|Buick Park Avenue|
|Successor||Buick Lucerne (America)|
|Class||Full-Size Luxury Sedan|
|Body Style||4-Door Sedan|
|Weight||3,778 LBS -3,884 LBS|
|Similar|| Mercury Sable|
The Park Avenue was Buick's flagship sedan from 1975 to 1990 as a trim level on the full size Buick Electra and as a distinct model from 1991 to 2005, succeeding the Electra entirely. Its name pays homage to the affluent Park Avenue New York City boulevard of the same name.
Starting in 1989, a new luxury trim level, the Ultra, was introduced and stayed throughout the rest of the Park Avenue's run. The Park Avenue Ultra boasted more standard luxury features (including a 20-way power seat in 1989) and starting in 1992, a more powerful 205hp supercharged V6 engine versus the regular 170hp V6. By the end of the Park Avenue's model run, the supercharged 3.8L engine made 240hp.
The rarest of all factory Buick Park Avenue's is 1975's introduction model, the Electra Park Avenue Deluxe. It was factory-built to include all optional extra features. This special model was expensive and did not sell well. Only 37 were produced, and the Deluxe trim level on the Park Avenue was not carried on for 1976.
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Styles and Major OptionsEdit
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Current Generation: (2007–present)Edit
The Buick Park Avenue is a full-size car, to be manufactured by GM Shanghai for 2008. The vehicle will be loosely based on the Australian-built Holden WM Statesman, which is also sold in South Korea as the Daewoo L4X. The Park Avenue will be manufactured in China, for the Chinese market only, and will be powered by Australian-built versions of the GM High Feature engine. The Park Avenue replaces the Buick Royaum; a rebadged version of the WL Statesman.
Second generation (1997–2005)Edit
An updated Park Avenue was released in 1997. Riding on the Buick Riviera's GM G platform FWD G-body, it was stronger and more substantial than its predecessor. This generation was powered by updated Series II variants of the indomitable 3800 V6 engine. As before, only Ultra models were supercharged. The base trim featured a hood ornament while the Ultra had a less conspicuous tri-shield inset in on the upper edge of the grille. It should be noted that the 2004 Park Avenue base was the last United States market Buick to carry a factory hood ornament.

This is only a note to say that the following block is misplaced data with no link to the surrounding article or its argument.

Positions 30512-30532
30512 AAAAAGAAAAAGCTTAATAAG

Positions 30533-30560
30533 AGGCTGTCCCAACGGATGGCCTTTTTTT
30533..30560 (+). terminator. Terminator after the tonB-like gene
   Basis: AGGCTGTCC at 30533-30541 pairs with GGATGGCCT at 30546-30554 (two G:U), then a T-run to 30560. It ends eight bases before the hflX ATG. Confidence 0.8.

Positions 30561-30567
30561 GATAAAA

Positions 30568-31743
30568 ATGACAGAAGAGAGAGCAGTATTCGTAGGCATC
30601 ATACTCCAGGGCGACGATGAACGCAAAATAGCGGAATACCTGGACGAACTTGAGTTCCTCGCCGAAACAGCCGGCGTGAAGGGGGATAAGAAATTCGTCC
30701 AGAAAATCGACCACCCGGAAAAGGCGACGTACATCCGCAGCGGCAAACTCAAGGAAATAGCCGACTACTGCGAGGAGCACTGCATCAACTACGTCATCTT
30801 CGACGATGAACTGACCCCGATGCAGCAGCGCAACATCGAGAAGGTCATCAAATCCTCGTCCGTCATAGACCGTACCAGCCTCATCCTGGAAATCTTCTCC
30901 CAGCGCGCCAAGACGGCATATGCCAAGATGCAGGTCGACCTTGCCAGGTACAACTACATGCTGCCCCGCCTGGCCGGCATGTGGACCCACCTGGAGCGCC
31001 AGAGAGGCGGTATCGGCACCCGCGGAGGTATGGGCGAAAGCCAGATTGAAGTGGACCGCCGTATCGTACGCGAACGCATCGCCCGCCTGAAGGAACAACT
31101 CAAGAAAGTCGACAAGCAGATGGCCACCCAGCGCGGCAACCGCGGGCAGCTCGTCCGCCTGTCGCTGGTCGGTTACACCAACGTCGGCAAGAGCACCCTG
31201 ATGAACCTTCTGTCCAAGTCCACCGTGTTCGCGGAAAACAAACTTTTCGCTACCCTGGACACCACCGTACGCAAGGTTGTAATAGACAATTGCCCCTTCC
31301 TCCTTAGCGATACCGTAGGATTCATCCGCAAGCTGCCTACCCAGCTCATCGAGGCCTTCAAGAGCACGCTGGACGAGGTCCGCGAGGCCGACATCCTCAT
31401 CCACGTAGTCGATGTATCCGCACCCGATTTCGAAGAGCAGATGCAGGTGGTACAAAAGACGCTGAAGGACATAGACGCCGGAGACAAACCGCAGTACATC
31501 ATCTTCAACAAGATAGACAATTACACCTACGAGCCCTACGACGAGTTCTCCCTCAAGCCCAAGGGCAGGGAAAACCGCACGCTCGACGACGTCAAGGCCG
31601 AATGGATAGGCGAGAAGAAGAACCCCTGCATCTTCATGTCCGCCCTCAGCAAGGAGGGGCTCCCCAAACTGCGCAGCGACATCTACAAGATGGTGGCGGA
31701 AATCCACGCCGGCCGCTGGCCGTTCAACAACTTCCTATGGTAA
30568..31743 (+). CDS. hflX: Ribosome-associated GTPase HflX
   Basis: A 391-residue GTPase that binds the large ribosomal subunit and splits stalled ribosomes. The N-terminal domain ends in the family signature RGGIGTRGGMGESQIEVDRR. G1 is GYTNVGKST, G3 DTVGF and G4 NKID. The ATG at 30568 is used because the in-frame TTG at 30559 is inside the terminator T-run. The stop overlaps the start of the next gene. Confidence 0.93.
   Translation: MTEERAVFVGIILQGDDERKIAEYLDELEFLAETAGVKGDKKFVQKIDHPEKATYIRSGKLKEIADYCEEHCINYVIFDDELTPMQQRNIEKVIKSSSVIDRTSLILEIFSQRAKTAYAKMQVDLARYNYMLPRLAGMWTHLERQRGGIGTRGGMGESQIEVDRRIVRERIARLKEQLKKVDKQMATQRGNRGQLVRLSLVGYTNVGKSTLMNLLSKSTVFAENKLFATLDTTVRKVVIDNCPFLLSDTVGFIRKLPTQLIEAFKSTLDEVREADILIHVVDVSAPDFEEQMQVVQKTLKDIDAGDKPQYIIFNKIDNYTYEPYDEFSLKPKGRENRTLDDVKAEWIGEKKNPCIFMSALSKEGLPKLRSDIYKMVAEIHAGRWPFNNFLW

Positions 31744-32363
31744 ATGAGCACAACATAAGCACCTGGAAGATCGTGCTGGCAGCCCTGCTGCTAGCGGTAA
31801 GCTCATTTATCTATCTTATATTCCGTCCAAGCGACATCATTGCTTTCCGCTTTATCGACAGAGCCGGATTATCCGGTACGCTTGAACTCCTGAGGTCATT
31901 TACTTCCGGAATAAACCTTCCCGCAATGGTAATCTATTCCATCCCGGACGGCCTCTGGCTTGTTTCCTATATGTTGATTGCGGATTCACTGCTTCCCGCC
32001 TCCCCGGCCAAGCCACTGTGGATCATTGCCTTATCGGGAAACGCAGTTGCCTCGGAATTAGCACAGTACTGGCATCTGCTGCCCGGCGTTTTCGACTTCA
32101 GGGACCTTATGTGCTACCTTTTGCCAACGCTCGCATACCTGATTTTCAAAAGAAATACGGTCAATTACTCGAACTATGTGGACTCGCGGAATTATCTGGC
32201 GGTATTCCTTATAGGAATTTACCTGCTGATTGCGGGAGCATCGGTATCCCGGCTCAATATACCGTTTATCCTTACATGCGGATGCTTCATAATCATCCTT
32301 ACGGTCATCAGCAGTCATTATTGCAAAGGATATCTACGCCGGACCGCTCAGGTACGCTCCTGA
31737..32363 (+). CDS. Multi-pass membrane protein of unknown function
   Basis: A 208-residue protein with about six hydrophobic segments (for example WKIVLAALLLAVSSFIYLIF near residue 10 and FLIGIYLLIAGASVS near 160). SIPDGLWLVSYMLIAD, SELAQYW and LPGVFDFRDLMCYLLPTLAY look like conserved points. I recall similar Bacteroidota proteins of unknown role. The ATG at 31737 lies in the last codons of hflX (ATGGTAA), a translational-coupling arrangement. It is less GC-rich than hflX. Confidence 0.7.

The Park Avenue went largely unchanged until 2003. Trademark Buick ventiports returned that year along with a bolder grille that carried a larger monochromatic tri-shield badge in the center. For 2005 - its final model year - base Park Avenues received the new grille, and previously Ultra-exclusive ventiports. Also, the rear fascia was redone across the line with a prominent chrome bar above the license plate holder with an embossed PARK AVENUE script and amber turn signal flashers. The last 3000 Park Avenues carried Special Edition badging that featured those words underneath a silhouette of the New York City skyline. 300 of these were painted with a special two-tone black-on-platinum finish.
First Generation/Origins (1991–1996)Edit
The 1991 Park Avenue utilized GM's GM C platform until the C-body was dropped in 1997. The Park Avenue was normally powered by the 3.8L 3800 V6, with a special Ultra model using a supercharged version starting in 1992 a very limited number of 1991 Ultras had the supercharged internal combustion engine as an option.
Inspired in great part by the 1989 Park Avenue Essence show car, the Park Avenue set the pace for Buick's styling in the 1990s. Its elegant, graceful lines lead many to describe it as the 'American Jaguar' and many of its styling cues, including a large 'dollar-grin' grille mounted to the hood, rounded lines, and full-width tail lamps made their way to other restyled Buick models.
The base Park Avenue was available in Europe from 1991 until 1996 and varied from the North American version by featuring revised taillights with amber lenses and larger license plate opening, amber parking lights, front side marker lights relocated from below the cornering lights to behind the front wheels on the front fenders, larger outside mirrors and a flat hood ornament to meet contemporary European regulatory and safety standards.
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Design quirks and odditiesEdit
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|David Dunbar Buick||Corporate website||A brand of General Motors|
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